Before I get into the review, I just want you all to know how long it took me to realize the cover art is alternating profiles. I thought it was just colored blobs. But if you look closely, those are upturned faces and hair, and a skyline at the bottom. What can I say, it’s been a year.
If you’ve read the synopsis of What’s Mine and Yours, you probably think it’s about two teenagers, one black and one white, who meet in a newly integrated high school, brought together by a play. And that is part of the story. But to say it’s the focus would be ignoring the rest of the story that takes place. Gee and Noelle, the teens, don’t even meet until close to halfway through the book.
The story starts with Gee as a young boy. He witnesses his stepfather’s murder, an event that will understandably influence the rest of his childhood and adolescence.
But What’s Mine and Yours has an ensemble cast, and we switch to Noelle’s mom, Lacey May, as she struggles to house and feed her 3 daughters while her husband is in prison, and then to Noelle and her sisters as adults who have been beckoned home when Lacey May is diagnosed with cancer. Each of the women has their own struggles in life and are not thrilled with returning to see the mother they separated themselves from as soon as possible.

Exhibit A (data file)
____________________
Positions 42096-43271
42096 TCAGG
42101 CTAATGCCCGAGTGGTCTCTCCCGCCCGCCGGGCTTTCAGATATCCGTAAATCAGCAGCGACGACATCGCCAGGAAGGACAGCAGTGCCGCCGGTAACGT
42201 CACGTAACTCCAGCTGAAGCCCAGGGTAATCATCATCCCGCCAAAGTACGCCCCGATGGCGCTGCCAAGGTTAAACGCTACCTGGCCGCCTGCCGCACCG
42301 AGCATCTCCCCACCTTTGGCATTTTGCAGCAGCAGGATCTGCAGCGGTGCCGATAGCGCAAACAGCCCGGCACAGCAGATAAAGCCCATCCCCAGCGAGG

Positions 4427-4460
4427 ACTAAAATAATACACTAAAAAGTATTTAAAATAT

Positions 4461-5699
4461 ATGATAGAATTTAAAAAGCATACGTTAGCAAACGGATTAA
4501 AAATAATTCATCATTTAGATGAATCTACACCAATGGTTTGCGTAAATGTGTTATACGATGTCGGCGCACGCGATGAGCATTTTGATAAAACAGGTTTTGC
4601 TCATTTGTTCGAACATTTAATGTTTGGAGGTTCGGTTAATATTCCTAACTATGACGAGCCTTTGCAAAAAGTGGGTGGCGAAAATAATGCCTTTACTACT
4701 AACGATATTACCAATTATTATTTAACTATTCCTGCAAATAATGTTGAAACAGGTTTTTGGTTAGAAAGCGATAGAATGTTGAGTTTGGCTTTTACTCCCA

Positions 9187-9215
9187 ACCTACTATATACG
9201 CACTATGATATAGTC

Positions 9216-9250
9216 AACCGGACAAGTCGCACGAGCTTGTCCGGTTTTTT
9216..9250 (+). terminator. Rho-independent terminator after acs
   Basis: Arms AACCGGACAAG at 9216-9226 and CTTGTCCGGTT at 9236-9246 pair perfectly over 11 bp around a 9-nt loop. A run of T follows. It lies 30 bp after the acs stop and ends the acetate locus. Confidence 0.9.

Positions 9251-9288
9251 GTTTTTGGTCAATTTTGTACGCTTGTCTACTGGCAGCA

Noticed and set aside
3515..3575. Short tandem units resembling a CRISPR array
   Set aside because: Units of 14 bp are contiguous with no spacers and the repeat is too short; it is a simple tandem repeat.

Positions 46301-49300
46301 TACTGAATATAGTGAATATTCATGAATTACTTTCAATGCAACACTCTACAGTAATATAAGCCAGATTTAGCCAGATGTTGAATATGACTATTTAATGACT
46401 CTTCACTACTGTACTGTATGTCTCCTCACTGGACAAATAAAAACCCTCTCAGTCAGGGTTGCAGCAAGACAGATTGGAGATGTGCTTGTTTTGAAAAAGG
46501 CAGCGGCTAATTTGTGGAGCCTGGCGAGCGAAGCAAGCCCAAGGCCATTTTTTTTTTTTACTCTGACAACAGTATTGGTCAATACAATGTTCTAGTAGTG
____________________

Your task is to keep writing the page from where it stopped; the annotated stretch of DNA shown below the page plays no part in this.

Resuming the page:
What’s Mine and Yours deals with many themes – racism, poverty, sexuality, marriage and infidelity, teen pregnancy, drug use, social media, and so much more. There’s a lot packed into the pages. And I almost wish there was more focus on Gee and Noelle as teens and the progression of their relationship instead of spending so much time on other characters.
This review sounds like I didn’t like What’s Mine and Yours; I did enjoy it very much, once I realized the direction the story was going and how the different timelines all tied together. I have a feeling this book will be highly lauded for the characters, themes, and deservedly so. It is not a quick or easy read, but it’s definitely a good one.